4 Ways to Engage Your Followers on Snapchat Learn how to use Snapchat before the platform becomes too noisy.
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Most brands and companies allocate a considerable amount of time to producing content that engages their customers. However, many have overlooked one of the hottest platforms - one that boasts 100 million daily active users -- Snapchat.
Shaun McBride, better known as "Shonduras," is a Snapchat icon, recognized by popular brands, social media celebrities and agencies. He has enjoyed tremendous success promoting companies on his Snapchat account. Past clients include brands such as Disney, AT&T, Samsung, Taco Bell, Red Bull and Major League Soccer. He was commissioned to document AMC's The Walking Dead Season 6 premier on his Snapchat account, and he helped promote the release of Star Wars: The Force Awakens.
By delivering branded content with an authentic Snapchat style, McBride says, he can retain the attention of his more than 500,000 followers.
I recently sat down with McBride, who offered advice for companies looking to boost their brands at the peak of Snapchat's New Media Evolution.
1. Find your brand's creative edge.
Snapchat is most advantageous for companies that have a message to share.
"It's not really for companies just looking for customer downloads or to move traffic to their website," McBride says. "If there's a story behind your brand, Snapchat is a much more useful tool."
Related: The Quick Guide to Using Snapchat for Business in 2016
The key to creating traction on your Snapchat story is showcasing your brand in a unique manner. For Shonduras, this ranges from creative storytelling about crazy adventures, concerts or meet-ups with popular celebrities.
For example, McBride was recently at the Red Bull Guest House, where he attended a Red Bull breakfast party. He posted content from action-filled clubs, jumped off the Red Bull Tower and even fit in some skateboarding action with Lil Wayne - all while relaying Red Bull's extreme-lifestyle message.
"Tell the story of your brand by posting content from environments that represent it," McBride says.
2. Be natural, and don't over-advertise.
Snapchat makes it very easy to swipe down, or start tapping through stories or content, so your story needs to be attention grabbing and fast paced. If you want to use Snapchat correctly, you also need to add emojis and filters. Get creative with it. Make people say, "Wow, that's kind of cool!" Make them want to linger.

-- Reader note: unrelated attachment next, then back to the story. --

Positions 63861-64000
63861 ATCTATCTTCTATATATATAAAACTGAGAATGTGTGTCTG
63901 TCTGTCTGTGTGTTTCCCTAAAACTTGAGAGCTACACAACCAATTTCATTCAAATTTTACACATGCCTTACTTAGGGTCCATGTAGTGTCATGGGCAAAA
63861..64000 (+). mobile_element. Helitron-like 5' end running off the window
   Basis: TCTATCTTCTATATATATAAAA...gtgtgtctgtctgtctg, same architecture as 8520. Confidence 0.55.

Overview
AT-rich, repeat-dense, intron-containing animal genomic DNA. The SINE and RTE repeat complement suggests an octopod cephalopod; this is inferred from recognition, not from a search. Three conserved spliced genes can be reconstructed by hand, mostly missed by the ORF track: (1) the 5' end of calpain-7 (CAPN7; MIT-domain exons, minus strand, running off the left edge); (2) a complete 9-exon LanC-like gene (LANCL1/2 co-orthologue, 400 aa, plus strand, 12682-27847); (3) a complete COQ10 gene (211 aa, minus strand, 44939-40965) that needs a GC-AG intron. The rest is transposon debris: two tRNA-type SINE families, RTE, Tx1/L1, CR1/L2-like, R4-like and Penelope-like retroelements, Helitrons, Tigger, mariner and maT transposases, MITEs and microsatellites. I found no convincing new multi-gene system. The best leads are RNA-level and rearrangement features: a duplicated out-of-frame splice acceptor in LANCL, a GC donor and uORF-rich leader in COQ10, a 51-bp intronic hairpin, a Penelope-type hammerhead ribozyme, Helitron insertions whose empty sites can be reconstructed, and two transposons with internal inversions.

With a lot of unique content posted every day, you have to engage and build your audience by creating a page of interesting material that leverages your message.
"There's a Snapchat where people show their travel series or makeup tutorials, and there's even a sports series you can follow," McBride says.
Related: Snapchat Sees 6 Billion Video Views Every Day. But What Does This Figure Actually Mean?
I asked McBride how he's been able to produce natural and engaging content for so long.
"Now, I'm trying to do stories and have someone hit record while I'm walking by the camera so it's in third person," he says. "So I'm trying to do a third-person skateboarding perspective in different styles or using different camera lights and moving it in a different way. In addition, I'm using the camera in a unique way. I just have to do these creative things, and keep the content fresh so people keep enjoying it. It's kind of a win-win."
3. Find the right spokesperson to represent your brand on Snapchat.
"It's really important that you get somebody who has an engaged audience and really understands how to use the app," McBride says. "There's a lot of social media influencers out there right now. Maybe they're music stars, who have very large Snapchat followings, but that doesn't necessarily mean that they know how to optimize the app and use it in the best way, to really drive engagement and get a conversation going with their fans."
McBride is discerning about the clients he takes on.
Related: Why Your Company Needs To Be On Snapchat Right Now
"Maybe they're just looking to get numbers to report to their boss, and that's the kind of person I wouldn't work with," he says. "But if they want to grow their account or learn how to create unique content, or start an online conversation, then they need to work with someone, who knows how to pull those triggers and check all those boxes within Snapchat."
Whether it's an agency or an individual, knowing what to post is vital. If your plan is just to post a behind-the-scene tour of your warehouse, you'll need to rethink your strategy.
4. Increase user engagement by replying to snaps.
Snapchat stories, a collection of videos and photos that can be viewed and replayed for up to 24 hours, is a great way to drive engagement.
With the recent introduction of story replies, anyone can reply to a specific photo or video by swiping up from the bottom of the display and opening a new chat window. This means the marketer can now receive feedback from their snaps. This is an invaluable way to measure how your campaign is going or gain instant feedback. Since you can't look at likes or retweets, stories are a way to gauge the impact of content, and measure the engagement.
Snapchat has a good call to action.
"I snap my fans back. I open their Snaps, and I include them in my story. I give them free stuff when I do. I call it "Free Stuff Fridays,'" McBride says. "So my audience responds very well. You have to be really engaged with your audience, and have them at a level where they're willing to follow you on any platform."